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Diffuse large B cell lymphoma (DLBCL) is a curable and common malignancy in elderly population. Elderly patients, especially those 80 and older, have poor outcomes compared with those < 60. This may be due to the disease biology, comorbidities, and/or functional limitations.
This article was published in the following journal.
Name: Current hematologic malignancy reports
Valid prognostic tools are needed to guide risk-adjusted treatment approaches in patients with diffuse large B-cell lymphoma (DLBCL).
Unlike for diffuse large-cell lymphoma, both the management of elderly patients with follicular lymphoma and the role of comprehensive geriatric evaluation to optimize treatment choices have been rare...
Diffuse large B-cell lymphoma is the most common type of non-Hodgkin's lymphoma affecting pregnancy. These tumors may be aggressive and rapidly growing in pregnancy. Management is based on the balance...
To describe the cost of treating diffuse large B-cell lymphoma (DLBCL) in Malawi under the following circumstances: (1) palliation only, (2) first-line cyclophosphamide, doxorubicin, vincristine, and ...
The clinical significance of aberrantly expressed microRNAs in predicting treatment response to chemotherapy in diffuse large B-cell lymphoma patients (DLBCL) remains uncertain. Feasibility of microRN...
The purpose of this study is to investigate efficacy and safety of R-GemOx Versus R-miniCHOP as first-line treatment of elderly patients with Diffuse large B cell lymphoma
To explore the clinical features and efficacy evaluation of large b-cell lymphoma in old age.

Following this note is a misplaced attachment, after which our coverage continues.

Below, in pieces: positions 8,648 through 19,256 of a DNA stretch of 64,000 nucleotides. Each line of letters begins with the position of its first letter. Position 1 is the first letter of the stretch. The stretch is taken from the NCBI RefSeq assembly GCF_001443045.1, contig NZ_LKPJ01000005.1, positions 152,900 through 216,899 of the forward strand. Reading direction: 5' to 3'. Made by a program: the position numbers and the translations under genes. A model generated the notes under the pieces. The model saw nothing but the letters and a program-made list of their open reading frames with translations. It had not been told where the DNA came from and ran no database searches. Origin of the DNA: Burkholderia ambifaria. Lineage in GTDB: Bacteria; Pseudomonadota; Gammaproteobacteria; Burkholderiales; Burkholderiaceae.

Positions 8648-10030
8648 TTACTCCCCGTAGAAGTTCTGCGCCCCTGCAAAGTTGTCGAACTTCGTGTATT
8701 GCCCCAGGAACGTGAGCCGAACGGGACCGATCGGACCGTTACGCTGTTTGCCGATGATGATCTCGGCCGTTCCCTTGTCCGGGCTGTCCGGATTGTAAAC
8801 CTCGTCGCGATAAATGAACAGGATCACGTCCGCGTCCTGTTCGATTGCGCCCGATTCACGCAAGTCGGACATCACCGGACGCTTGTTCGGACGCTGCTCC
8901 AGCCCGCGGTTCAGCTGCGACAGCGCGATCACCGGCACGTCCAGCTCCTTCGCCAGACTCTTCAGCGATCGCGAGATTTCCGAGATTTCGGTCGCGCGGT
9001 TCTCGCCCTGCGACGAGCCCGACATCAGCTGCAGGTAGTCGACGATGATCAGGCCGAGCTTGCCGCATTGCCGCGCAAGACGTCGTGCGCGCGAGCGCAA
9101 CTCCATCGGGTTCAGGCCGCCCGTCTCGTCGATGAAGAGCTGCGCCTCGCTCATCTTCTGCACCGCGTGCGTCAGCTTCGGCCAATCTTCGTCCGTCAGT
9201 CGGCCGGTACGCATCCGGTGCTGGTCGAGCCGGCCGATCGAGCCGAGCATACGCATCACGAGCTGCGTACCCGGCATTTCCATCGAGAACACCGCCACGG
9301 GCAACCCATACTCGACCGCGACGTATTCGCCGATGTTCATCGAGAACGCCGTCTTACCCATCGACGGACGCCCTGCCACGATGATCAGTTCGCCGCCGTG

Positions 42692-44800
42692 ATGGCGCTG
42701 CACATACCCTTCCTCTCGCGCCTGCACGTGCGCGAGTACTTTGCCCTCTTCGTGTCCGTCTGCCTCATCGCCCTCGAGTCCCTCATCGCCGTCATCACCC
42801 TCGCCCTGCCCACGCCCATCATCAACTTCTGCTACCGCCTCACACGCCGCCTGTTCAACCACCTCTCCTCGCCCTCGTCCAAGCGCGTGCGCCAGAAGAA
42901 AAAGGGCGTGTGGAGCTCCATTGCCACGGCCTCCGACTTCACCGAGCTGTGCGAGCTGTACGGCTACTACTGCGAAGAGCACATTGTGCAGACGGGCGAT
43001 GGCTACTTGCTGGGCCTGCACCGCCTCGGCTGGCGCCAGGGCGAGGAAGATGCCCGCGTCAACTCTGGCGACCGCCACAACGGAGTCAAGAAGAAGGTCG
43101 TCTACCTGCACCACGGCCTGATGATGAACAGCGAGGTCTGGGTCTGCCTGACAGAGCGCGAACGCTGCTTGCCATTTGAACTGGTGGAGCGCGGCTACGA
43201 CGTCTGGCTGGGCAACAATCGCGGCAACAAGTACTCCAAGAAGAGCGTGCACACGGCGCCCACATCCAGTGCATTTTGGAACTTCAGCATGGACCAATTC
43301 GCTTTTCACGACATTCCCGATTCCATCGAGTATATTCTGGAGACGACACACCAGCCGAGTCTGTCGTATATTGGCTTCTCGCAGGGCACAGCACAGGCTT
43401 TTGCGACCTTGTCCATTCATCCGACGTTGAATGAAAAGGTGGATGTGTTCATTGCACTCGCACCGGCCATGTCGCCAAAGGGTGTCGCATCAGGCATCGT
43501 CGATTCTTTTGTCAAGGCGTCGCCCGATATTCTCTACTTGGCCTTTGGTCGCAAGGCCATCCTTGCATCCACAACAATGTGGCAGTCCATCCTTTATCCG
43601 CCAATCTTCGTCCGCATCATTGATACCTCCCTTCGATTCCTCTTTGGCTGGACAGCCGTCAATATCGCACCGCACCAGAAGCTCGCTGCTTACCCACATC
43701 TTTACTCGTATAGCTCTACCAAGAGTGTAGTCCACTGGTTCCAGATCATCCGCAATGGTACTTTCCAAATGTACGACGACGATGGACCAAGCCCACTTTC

This trial studies how well nanochip technology (immuno-tethered lipoplex nanoparticle [ILN] biochip) works in monitoring treatment response and in detecting relapse in participants with d...
GA101-miniCHOP regimen for the treatment of elderly unfit patients with diffuse large B-cell non-Hodgkin's lymphoma.
The purpose of the study is to evaluate efficacy and safety of R-miniCHOP for elderly patients with diffuse large B-Cell lymphoma (DLBC) Lymphoma aged over 80 years by measuring the overal...
B-cell lymphoid tumors that occur in association with AIDS. Patients often present with an advanced stage of disease and highly malignant subtypes including BURKITT LYMPHOMA; IMMUNOBLASTIC LARGE-CELL LYMPHOMA; PRIMARY EFFUSION LYMPHOMA; and DIFFUSE, LARGE B-CELL, LYMPHOMA. The tumors are often disseminated in unusual extranodal sites and chromosomal abnormalities are frequently present. It is likely that polyclonal B-cell lymphoproliferation in AIDS is a complex result of EBV infection, HIV antigenic stimulation, and T-cell-dependent HIV activation.
Malignant lymphoma composed of large B lymphoid cells whose nuclear size can exceed normal macrophage nuclei, or more than twice the size of a normal lymphocyte. The pattern is predominantly diffuse. Most of these lymphomas represent the malignant counterpart of B-lymphocytes at midstage in the process of differentiation.
A group of malignant lymphomas thought to derive from peripheral T-lymphocytes in lymph nodes and other nonlymphoid sites. They include a broad spectrum of lymphocyte morphology, but in all instances express T-cell markers admixed with epithelioid histiocytes, plasma cells, and eosinophils. Although markedly similar to large-cell immunoblastic lymphoma (LYMPHOMA, LARGE-CELL, IMMUNOBLASTIC), this group's unique features warrant separate treatment.
A human cell line established from a diffuse histiocytic lymphoma (HISTIOCYTIC LYMPHOMA, DIFFUSE) and displaying many monocytic characteristics. It serves as an in vitro model for MONOCYTE and MACROPHAGE differentiation.
A systemic, large-cell, non-Hodgkin, malignant lymphoma characterized by cells with pleomorphic appearance and expressing the CD30 ANTIGEN. These so-called "hallmark" cells have lobulated and indented nuclei. This lymphoma is often mistaken for metastatic carcinoma and MALIGNANT HISTIOCYTOSIS.